Richard Overy, The
Morbid Age: Britain and the Crisis of Civilization 1919–1939 (Harmondsworth:
Penguin, 2010; first published by Allen Lane, 2009), p. 71. The sales figures
come from the University of Reading Special Collection, Jonathan Cape Archive,
Mss 2446 (endnote 80 to Overy’s Chapter 2).
The 80th Annual
Sheffield City Libraries Report (1936–37), ‘The Reading of Fiction’, was
located and drawn to my attention by Val Hewson – the full report can be read
on the Reading Sheffield website: <https://www.readingsheffield.co.uk/the-reading-of-fiction-sheffield-citylibraries-80th-annual-report-1936–37/>,
accessed 4 January 2018.
Barbara Sorby has contributed a huge amount to Reading Sheffield. She worked in Sheffield Libraries for 47 years. You can find her story here. Barbara has also helped me understand the lure of the Chalet School stories which were popular with so many of our readers. But just before Christmas she took me in a different direction and introduced me to the memoir of her cousin, Ken Leary, whose Bombs over Bramall Lane (ACM Retro, 2011) tells the wartime story of the community of Highfield, much of which now lies beneath the dual carriageway separating Bramall Lane and the Moor.
Ken died about ten years ago. In his memoir he writes eloquently of the sheer energy of the boys he grew up with in the 1940s, often brought up by mothers whose husbands were away in the forces or working long hours in the steel industries upon which Britain’s war effort depended. Ken’s health was not always good. It is difficult to believe that a boy who led his friends into adventures all over the Peak District in the late forties spent more than a year in bed with bronchial pneumonia while the bombs were obliterating much of the neighbourhood around him. He was sent to Wales to recuperate and on his return developed a tubercular gland – treatment meant increased financial strain on his over-burdened mother. When he recovered Ken had to learn to walk again and was soon involving himself in the culture of the inner-city terraces in which he lived.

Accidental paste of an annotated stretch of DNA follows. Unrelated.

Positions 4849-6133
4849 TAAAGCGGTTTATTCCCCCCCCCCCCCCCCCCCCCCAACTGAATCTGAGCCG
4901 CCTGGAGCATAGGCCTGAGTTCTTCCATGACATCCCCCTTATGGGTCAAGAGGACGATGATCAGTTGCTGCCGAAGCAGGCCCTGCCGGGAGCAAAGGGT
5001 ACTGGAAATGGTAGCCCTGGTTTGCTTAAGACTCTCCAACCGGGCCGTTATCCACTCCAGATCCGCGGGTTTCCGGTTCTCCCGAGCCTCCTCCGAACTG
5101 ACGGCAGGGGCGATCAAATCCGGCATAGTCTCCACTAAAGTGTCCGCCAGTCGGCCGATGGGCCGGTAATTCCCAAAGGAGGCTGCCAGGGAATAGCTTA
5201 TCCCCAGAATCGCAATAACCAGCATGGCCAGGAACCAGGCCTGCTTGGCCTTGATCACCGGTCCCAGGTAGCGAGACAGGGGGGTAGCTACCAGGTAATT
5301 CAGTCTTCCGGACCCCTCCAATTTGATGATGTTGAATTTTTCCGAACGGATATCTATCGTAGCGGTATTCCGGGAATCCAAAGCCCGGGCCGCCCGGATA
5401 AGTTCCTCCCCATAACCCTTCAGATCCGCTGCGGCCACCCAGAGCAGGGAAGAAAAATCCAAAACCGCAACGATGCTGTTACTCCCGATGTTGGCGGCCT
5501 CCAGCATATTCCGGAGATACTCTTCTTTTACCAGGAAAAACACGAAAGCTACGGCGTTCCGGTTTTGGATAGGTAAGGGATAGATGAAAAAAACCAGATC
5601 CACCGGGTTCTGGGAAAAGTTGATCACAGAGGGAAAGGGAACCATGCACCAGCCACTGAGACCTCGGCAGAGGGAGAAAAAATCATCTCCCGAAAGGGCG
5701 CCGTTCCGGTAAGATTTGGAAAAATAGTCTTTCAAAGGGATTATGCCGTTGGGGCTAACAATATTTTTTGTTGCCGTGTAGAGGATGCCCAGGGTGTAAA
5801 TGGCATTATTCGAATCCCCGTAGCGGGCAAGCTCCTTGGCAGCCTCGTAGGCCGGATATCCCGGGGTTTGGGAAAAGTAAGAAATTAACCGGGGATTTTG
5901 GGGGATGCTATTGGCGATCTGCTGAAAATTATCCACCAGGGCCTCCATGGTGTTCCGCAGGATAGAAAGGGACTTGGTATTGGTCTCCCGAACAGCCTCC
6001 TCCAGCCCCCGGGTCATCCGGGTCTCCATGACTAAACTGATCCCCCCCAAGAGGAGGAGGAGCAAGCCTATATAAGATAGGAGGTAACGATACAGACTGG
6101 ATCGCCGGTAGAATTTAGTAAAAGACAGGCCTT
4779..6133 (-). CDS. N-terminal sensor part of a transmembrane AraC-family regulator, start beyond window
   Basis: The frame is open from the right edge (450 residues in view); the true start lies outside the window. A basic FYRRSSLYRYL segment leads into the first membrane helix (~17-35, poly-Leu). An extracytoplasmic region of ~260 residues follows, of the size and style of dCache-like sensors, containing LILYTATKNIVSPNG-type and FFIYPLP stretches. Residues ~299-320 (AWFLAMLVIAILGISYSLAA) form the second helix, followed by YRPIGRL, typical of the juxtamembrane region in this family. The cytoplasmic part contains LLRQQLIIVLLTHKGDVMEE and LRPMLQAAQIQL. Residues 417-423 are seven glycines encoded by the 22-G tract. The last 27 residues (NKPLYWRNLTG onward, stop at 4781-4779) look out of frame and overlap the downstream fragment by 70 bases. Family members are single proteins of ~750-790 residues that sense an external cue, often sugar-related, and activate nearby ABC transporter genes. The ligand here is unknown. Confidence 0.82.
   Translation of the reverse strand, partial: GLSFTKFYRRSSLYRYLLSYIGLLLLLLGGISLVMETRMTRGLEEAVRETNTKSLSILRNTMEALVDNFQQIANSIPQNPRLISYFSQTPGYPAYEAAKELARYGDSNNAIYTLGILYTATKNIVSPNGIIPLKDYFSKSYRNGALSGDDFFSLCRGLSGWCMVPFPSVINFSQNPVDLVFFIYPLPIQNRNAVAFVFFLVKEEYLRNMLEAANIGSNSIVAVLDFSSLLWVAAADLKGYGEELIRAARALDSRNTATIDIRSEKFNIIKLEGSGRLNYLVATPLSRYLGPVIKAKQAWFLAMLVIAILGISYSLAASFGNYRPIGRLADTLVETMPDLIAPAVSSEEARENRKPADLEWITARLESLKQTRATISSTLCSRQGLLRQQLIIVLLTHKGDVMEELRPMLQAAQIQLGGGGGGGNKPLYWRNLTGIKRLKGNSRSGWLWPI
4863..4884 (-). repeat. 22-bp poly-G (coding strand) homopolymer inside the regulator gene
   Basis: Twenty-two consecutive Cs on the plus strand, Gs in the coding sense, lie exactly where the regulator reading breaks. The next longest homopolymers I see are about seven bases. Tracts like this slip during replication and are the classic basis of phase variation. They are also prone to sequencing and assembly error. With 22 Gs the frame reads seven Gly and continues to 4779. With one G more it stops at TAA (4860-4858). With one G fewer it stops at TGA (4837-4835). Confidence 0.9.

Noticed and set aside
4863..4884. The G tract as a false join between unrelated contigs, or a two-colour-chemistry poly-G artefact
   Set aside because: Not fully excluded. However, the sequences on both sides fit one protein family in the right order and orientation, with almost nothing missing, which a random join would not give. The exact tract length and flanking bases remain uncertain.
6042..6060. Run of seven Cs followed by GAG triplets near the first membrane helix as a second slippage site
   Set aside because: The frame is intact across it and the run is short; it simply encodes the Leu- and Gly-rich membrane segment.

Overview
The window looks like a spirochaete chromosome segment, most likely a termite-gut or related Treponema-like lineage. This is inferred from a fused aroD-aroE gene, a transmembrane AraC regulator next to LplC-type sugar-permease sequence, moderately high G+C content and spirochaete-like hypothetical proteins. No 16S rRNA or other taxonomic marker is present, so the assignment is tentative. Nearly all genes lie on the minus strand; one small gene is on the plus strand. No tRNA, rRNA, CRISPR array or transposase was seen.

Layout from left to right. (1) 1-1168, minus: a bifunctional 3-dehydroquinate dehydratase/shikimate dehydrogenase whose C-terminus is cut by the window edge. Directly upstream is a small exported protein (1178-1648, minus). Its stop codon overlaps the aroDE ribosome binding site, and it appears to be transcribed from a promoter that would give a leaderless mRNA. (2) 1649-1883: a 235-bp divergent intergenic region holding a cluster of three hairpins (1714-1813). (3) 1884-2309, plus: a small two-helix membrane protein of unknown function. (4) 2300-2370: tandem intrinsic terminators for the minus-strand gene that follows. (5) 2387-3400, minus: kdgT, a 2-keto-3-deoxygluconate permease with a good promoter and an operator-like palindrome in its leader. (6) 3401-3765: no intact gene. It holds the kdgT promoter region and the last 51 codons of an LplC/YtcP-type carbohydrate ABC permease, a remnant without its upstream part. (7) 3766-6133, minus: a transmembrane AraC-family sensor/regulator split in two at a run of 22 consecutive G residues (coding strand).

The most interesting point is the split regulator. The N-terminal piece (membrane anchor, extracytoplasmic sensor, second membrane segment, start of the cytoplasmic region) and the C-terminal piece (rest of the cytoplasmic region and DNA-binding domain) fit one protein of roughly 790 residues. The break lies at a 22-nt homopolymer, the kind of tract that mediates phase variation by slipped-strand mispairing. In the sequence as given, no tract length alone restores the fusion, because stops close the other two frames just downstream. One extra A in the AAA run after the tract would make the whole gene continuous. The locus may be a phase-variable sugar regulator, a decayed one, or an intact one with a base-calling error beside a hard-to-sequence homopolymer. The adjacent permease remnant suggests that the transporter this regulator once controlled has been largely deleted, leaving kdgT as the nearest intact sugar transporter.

The Central Library was within walking distance of Ken’s home, a walk through and around the Moor which had once been a busy shopping centre. The boys colonised the cellars as soon as the shops above them had been bombed-out. Their explorations beneath the tottering structures above nearly came to an end when they realised they were sharing a recently revealed cavern with a pile of bodies. They ‘fled like scared rabbits’ into the rubble above to discover a fire engine hosing down mounds of smouldering tailors’ dummies. Few of our readers took such risks on their way to the Central Library.
cousin Barbara, Ken preferred non-fiction. One book quite literally extended
the horizons of himself and the rest of the Hereford Street Gang: ‘not a gang
of hooligans – more like a gang straight out of a Just William book’.
Library was an important meeting place for the gang, particularly the Graves Art
Gallery at the top of the building. They would spend their time ‘browsing and
looking at the paintings and other objects on display’ especially during the
winter ‘because it was somewhere to go that was warm and dry’.
Among my favourite books at the time were the Just William stories, but I generally enjoyed any boys’ adventure books like Biggles or books about football. I was particularly taken with the Out with Romany books. There were a series of books all about the countryside – the moors, the woods and fields, and the coasts around Britain. They were filled with descriptions of the flora and fauna, the birds and animals, the butterflies and insects that inhabit these islands. They really stirred-up my childhood imagination and I couldn’t wait to get out into this new and fascinating world that I had discovered – far away from the bombs and destruction we had recently witnessed in our everyday lives.